The first two screenshots show the Front Armour Plate in the solid cockpit and the equivalent pieces that are Parts of the Canopy Frame. These plates appear to block a lot of the forward view from the cockpit but in reality, the main instrument panel is directly behind the armour plate and visibility would not be improved without the armour.
    A typical operationally equipped aircraft would also have a Reflector Gun Sight which would block even more of the view through the forward section of the windscreen.
    The Gun Sight is not represented because it would be very resource intensive to build properly.

    The view from the side shows the console and Control Panel, Pilot (of course), Seat Back, and Radio.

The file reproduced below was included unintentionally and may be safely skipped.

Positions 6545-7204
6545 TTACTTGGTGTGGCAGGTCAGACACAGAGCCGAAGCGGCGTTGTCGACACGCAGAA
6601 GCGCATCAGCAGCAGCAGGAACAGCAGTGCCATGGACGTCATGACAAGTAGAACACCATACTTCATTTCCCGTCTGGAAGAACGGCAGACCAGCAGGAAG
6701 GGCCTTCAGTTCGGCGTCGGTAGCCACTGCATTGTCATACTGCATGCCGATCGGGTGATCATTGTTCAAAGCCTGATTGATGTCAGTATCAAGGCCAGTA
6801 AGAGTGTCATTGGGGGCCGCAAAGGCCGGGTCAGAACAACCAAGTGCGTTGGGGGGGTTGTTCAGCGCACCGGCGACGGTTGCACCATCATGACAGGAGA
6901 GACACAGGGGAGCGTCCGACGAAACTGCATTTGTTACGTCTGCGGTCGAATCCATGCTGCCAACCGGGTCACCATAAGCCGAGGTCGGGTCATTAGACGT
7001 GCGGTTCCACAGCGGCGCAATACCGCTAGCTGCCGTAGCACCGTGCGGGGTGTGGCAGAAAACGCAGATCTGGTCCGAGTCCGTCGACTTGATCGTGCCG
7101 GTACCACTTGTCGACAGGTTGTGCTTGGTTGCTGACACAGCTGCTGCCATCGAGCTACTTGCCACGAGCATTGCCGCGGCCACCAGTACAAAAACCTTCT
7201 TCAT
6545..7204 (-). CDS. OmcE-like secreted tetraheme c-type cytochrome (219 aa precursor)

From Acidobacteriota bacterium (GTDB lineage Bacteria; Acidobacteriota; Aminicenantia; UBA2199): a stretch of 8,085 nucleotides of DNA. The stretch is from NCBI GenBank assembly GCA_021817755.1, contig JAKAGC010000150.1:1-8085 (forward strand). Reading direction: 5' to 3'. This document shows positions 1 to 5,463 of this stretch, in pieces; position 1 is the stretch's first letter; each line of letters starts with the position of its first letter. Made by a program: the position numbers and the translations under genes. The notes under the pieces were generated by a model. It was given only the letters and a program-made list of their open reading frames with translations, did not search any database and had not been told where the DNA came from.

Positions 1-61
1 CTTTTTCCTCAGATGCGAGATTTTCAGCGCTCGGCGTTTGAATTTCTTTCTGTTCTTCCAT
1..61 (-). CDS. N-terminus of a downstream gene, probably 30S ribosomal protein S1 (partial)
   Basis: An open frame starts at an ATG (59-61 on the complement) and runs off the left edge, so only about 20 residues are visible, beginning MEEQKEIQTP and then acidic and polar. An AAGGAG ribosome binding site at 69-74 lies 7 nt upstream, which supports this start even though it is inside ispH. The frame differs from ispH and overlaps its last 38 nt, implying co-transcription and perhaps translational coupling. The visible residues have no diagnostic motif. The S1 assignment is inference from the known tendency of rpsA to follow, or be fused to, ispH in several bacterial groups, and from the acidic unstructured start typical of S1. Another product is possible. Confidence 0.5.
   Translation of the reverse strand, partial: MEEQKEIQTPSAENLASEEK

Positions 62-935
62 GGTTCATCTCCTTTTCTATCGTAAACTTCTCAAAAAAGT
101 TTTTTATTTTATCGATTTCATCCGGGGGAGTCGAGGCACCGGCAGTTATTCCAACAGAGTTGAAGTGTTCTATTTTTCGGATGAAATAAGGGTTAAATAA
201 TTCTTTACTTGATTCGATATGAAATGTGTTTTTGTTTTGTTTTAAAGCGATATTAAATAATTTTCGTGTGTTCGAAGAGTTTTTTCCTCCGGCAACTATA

Note that the Seat Back is one of the few pieces that was taken from my new Airacobra and could be used after being shifted around a bit. Some references show what appears to be a Radio in this location. Some show this space as empty.

    The view from aft shows the roll over structure and also shows the thick sheet of Armour Glass behind the Cockpit that was found in the early Airacobras. Late versions replaced the Armour Glass with a steel plate.

    Texturing the Pilot was probably the most tedious work thus far.

    The Control Panel and possbily two auxilliary Instrument Panels still need to be textured.

    - Ivan.
    Attached Thumbnails Attached Thumbnails FrontArmourPlate_Original.jpg   FrontArmourPlate_Revised.jpg   CockpitSideView.jpg   Cockpit_View-From_Aft.jpg  

  22. #22

    Reshaping the Spinner and Nose